Google (Rental) Car: Oh, The Places We'll Go!
If you pop on over to the Amazon Best Sellers list this graduation season, you’ll see a phenomenon as predictable as the swallows returning to San Juan Capistrano. Oh, the Places You’ll Go!, the last book written by Dr. Seuss, is making its annual pilgrimage to the top of the charts. Released in 1990, the book has become a favorite grad gift the world around, thanks to its message that the future is a bright and wondrous world of possibilities.
Being a bit of a skeptic who probably listened to far too much Nine Inch Nails back in the day, I’m usually prone to roll my eyes at such saccharine stories. However: (a) Seussian rhyme schemes have been clinically proven to diffuse even the most hardened skeptic (see: The Grinch), and (b) I just saw the future and it is AMAZING.
Okay, I didn’t see the entire future—just a slice, thanks to the good folks at Wired Magazine and their annual Disruptive by Design Business Conference. One of their many incredible speakers was Sebastian Thrun, the computer scientist and Stanford professor who heads up Google’s idea lab, Google X. Sebastian spoke of robots, Google Glasses, and the future of education, but what really caught my attention was this video he shared that showcases Google’s self-driving car project. If you haven’t seen it, go watch it—I won’t spoil the twist—and kudos to the videographer who could make folks tear-up over the prospect of a self-driving car.
While this wasn’t the first I’d heard of Google’s self-driving car project, it was the first time the light bulb went off in my head as to its broader implications for the travel industry. According to the Auto Rental News 2012 Fact Book, there were nearly 1.8 million rental cars in operation in the United States in 2011. That’s a whole lot of folks navigating unfamiliar terrain in hopes of making their business meetings on time or their vacations run smoothly.
Now imagine if those folks, to borrow a phrase, left the driving to Google. With hands off the steering wheel, the driver becomes a passenger who can enjoy the ride. And with no GPS to misinterpret or maps to wrestle with, it is quite conceivable that Google car renters will embrace them as a sort of private tour vehicle.
Afraid of reverting to the left-side of the road when traveling in England? No worries, mate! Your Google car will know right from left when it matters. Want to drive through your ancestral homeland even though you don’t speak the language? No problem—your Google rental car will know every language and all the local rules of the road. Bored of the scenery—just enjoy the vast selection of “in-drive” movies from YouTube (for a nominal fee, of course).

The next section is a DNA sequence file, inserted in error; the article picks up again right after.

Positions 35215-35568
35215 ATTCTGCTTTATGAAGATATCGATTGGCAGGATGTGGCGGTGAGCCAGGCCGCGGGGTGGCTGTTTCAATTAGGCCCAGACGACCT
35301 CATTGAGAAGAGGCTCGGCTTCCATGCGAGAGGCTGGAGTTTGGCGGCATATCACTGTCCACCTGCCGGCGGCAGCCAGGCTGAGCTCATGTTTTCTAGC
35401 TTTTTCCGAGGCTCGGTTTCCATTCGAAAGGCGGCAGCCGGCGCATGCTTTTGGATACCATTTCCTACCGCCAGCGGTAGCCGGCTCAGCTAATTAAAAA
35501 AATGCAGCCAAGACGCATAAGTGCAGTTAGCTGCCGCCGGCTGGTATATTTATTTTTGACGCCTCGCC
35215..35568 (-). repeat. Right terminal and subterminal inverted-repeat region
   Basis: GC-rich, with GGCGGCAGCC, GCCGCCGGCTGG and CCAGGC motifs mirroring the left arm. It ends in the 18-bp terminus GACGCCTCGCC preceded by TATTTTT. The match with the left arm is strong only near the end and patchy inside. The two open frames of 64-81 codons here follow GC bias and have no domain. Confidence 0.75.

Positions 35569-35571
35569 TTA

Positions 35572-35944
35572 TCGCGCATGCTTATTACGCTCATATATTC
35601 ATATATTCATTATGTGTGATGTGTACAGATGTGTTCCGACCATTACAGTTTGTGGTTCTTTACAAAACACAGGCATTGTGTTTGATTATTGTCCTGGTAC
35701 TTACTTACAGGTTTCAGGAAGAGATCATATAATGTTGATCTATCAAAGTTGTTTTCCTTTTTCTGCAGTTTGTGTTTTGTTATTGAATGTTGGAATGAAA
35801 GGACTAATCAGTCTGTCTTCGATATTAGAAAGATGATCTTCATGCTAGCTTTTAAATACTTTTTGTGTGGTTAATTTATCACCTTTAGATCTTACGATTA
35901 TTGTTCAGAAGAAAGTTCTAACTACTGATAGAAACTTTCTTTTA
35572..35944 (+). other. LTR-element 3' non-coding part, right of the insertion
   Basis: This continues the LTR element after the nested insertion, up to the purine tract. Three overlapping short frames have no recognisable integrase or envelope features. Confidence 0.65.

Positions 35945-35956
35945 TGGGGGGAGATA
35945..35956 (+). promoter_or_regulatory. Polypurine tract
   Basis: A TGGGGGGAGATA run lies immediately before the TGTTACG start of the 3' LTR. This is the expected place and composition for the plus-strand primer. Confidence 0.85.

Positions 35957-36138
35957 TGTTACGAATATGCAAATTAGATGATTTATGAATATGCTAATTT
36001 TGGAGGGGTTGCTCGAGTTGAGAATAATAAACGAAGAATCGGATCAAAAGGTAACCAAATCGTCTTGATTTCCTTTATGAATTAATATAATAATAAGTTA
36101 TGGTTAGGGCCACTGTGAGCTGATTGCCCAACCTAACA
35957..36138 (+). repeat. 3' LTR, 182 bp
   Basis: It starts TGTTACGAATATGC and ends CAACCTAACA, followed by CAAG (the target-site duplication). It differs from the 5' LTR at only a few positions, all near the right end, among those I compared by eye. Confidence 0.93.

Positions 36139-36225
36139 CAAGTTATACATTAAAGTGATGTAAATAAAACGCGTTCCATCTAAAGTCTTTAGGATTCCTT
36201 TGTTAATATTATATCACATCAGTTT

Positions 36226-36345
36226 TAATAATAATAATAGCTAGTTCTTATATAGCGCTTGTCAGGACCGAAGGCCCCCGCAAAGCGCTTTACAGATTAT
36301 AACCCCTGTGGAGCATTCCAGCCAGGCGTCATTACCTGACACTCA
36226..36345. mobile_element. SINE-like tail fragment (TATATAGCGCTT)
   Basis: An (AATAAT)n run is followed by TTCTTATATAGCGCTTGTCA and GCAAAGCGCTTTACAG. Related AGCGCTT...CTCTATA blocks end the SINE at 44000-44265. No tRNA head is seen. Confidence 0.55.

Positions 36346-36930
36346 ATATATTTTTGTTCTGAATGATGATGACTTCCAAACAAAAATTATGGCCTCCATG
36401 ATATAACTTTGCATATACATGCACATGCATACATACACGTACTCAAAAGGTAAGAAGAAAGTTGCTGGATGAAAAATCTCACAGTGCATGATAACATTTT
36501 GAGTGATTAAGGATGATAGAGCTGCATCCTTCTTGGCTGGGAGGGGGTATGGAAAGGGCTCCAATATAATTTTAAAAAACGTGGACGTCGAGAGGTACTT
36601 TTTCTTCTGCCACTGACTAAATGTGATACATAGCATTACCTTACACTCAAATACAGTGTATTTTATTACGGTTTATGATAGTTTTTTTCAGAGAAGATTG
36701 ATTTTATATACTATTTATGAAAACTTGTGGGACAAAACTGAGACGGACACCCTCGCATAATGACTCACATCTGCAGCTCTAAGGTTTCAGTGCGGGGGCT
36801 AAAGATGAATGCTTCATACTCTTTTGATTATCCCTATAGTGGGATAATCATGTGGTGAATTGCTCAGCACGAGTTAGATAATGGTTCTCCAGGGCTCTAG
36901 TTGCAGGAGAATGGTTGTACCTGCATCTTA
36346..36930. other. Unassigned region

At the end of your day’s journey, of course, your Google rental car will also draw upon Google Local, Maps, and Zagat to recommend all manner of shopping, dining, and tourist recommendations at the push of a button. Indeed, a Google rental car isn’t just a chauffeur, it’s a concierge that makes the entire world around you searchable and infinitely more accessible—and advertisers will be lining up to win the hearts, minds, and pocketbooks of every Google car passenger just as they do for every online Google search user.
Last, but not least, think of all the movie characters a Google rental car could save! Judging by the trailer for “Chernobyl Diaries,” at least six American 20-somethings could have been saved if only they’d rented a reliable Google Car with clear instructions to avoid nuclear zombie zones. Heck, AMC could wrap-up “The Walking Dead” tomorrow with Google’s technology leading Sheriff Hank and company to safety.
GOOGLE CAR: Where would you like to go today, Sheriff Hank?
SHERIFF HANK: To a place without zombies, Google car.
GOOGLE CAR: I thought you’d never ask.
All kidding aside, the future is bright for Google’s self-driving cars. Nevada just became the first state to license them for testing state-wide, and others are considering similar legislation. The implications for the rental car industry—if not the travel industry as a whole—are awe-inspiring. What revenue streams emerge if drivers don’t have to drive? What streams disappear? What new marketing opportunities will evolve? Will long-standing industries need to partner with Google or others to thrive? To survive?
While these questions may seem premature, they are born from the new reality that change is today’s primary business constant. Having witnessed entire industries and long-standing brands uprooted by the past decade of technological innovation (see classified ads, Tower Records, Circuit City, and Borders), those in the travel industry would be wise not to bet against the Google car.
Or to paraphrase Dr. Seuss, “Will Google car succeed? Yes, it will indeed. (98¾% guaranteed.)”
Oh, the places we’ll go.